Death and taxes are among the very few certainties in life, together with the fact that accidents happen. Whether this will happen at home or at work, chances are you’re going to need to clean up hazardous chemicals or bodily fluids. This situation requires an increased level of attention, as these substances can be harmful when they get in contact with the skin. Blood, particularly, is extremely hazardous when it comes to cleaning it up.
You may wonder what makes blood such a biohazard, after all. Human blood, as well as its components and all products made of it, can carry a series of bloodborne pathogens such as HIV, Hepatitis B and C, and MRSA, to name only a few of the diseases that are transmittable through bodily fluids.
The cleanup procedure will be different from one situation to another. The cause of the blood spill, as well as its extent, may require hiring a biohazard cleanup company. Set a dinner plate as your point of reference; all blood spills larger in diameter than a dinner plate should be cleaned up and sanitized by an expert team. If the blood spill has occurred onto a porous surface such as a carpet, wood, cloth, or certain plastic materials, you won’t be able to clean the area of contamination, no matter how hard you’d try or what products you’d use. These items need to be disposed of, as attempting to clean them may compromise the safety of your cleaning tools and devices. These being said, let’s assume you have to clean a small blood spill on a hard surface. This article will teach you how to manage this job yourself.
If you are a business owner or an employee of a company, you should follow the OSHA regulations in regard to manipulating, disposing and cleaning up hazardous substances. Employee bloodborne training is one of the government requirements that businesses should comply with. You are welcome to read more about this topic in our comprehensive article on mandatory rules and regulations. Before you start cleaning up the blood spill, here are some instructions on how to manage minor spills:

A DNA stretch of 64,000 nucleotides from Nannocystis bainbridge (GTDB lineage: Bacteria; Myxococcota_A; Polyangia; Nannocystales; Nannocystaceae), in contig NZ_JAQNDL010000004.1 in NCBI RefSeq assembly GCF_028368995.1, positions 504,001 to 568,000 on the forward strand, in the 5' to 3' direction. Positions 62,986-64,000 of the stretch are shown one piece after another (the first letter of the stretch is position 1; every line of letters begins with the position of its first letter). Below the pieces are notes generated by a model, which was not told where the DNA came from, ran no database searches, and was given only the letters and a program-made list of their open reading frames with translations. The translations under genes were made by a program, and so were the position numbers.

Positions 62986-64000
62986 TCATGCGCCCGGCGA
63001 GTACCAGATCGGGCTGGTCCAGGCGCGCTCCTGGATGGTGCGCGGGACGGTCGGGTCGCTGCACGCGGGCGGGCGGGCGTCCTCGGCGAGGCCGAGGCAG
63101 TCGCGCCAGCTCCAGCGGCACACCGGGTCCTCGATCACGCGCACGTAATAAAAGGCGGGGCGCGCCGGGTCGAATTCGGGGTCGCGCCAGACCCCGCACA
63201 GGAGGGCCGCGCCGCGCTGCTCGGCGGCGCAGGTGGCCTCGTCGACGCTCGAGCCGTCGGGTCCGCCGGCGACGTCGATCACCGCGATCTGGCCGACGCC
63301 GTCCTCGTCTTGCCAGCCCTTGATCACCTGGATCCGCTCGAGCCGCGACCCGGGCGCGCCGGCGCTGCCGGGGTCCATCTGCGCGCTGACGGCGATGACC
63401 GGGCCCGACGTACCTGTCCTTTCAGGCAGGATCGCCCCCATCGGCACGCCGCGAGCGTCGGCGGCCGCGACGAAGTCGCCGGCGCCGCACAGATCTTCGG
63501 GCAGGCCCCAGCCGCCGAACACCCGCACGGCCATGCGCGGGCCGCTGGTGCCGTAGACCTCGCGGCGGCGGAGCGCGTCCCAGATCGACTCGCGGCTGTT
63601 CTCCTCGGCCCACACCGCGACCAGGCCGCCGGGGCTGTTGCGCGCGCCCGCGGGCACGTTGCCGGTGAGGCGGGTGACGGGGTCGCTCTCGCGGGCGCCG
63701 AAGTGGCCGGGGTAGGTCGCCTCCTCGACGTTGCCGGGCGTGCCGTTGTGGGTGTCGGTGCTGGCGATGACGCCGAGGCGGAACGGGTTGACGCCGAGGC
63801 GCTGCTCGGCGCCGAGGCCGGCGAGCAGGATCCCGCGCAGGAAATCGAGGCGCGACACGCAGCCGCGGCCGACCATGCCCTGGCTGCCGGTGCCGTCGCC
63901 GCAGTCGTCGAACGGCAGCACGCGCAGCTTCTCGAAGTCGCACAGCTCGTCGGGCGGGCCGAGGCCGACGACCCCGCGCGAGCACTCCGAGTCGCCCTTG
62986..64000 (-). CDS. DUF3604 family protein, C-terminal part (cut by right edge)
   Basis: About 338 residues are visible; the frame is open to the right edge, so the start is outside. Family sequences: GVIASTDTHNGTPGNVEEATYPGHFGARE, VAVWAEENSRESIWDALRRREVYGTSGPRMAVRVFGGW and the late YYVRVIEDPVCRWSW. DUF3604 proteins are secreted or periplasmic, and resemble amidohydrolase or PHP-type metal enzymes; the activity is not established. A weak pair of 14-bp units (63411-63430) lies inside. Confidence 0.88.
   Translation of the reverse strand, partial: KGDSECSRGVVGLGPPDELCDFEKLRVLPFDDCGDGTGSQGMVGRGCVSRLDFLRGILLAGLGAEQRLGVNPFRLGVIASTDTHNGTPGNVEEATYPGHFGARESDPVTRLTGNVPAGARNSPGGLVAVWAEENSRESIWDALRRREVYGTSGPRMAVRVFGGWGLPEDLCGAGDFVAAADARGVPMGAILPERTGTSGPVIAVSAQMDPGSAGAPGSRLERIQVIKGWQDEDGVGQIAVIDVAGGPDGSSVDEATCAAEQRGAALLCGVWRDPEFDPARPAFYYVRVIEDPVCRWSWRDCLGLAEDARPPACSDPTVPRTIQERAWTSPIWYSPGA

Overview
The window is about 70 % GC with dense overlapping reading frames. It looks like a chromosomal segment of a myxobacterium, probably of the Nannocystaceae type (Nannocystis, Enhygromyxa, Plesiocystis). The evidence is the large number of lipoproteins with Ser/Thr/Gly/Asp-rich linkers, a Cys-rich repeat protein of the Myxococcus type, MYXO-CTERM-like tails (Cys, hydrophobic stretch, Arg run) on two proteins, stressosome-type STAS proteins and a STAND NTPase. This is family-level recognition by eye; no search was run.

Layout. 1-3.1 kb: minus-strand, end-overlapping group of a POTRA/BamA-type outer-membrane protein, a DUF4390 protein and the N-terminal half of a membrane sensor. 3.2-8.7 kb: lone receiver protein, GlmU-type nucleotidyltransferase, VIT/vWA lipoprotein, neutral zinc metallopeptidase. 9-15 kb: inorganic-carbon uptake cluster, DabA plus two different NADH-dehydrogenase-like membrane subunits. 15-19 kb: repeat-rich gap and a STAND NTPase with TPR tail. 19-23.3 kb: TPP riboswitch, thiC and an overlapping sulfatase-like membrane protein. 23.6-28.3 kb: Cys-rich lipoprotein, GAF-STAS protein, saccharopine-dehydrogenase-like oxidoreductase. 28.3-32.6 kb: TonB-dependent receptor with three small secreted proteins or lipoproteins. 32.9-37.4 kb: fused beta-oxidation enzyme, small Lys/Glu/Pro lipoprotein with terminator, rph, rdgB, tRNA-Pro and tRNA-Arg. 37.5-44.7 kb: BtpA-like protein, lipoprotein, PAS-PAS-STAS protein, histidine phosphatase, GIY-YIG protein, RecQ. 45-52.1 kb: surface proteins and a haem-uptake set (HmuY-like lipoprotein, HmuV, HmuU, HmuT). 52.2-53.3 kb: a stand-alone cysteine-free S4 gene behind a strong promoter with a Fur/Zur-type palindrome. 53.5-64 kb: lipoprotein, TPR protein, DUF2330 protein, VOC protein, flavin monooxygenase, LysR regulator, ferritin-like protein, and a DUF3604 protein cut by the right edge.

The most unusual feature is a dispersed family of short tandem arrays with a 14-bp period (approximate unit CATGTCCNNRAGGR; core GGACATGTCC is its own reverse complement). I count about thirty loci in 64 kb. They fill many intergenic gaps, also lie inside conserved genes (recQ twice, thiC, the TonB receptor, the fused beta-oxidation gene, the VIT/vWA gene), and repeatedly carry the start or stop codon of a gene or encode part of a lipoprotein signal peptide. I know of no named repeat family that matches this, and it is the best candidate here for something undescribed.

Key outlines of OSHA’s Bloodborne Pathogen Standard:
• Develop a plan to minimize exposure to contaminated items and surfaces
• Treat all contaminated items and surfaces as if they were infectious
• Give your employees personal protective equipment such as gloves, masks, protection suits and goggles
• Ensure all employees have received appropriate education and training in occupational hazards, bloodborne pathogens and other similar elements of the standard
Trauma cleanup specialists are also encouraged to follow OSHA’s universal recommendations. This approach to infection control starts from the assumption that all human blood and bodily fluids are infected with a bloodborne pathogen such as HIV, Hepatitis B and Hepatitis C.
According to medical statistics, 1 in every 24 people is infected with one of the above viruses. This supports the OSHA approach to treated contaminated material with an extra level of precaution.
Among the must-have tools and materials there are:
• personal protective equipment
• a registered disinfectant addressing a broad spectrum of viruses and germs
• biohazard labels and bags
• special leak-proof containers carefully labeled as hazardous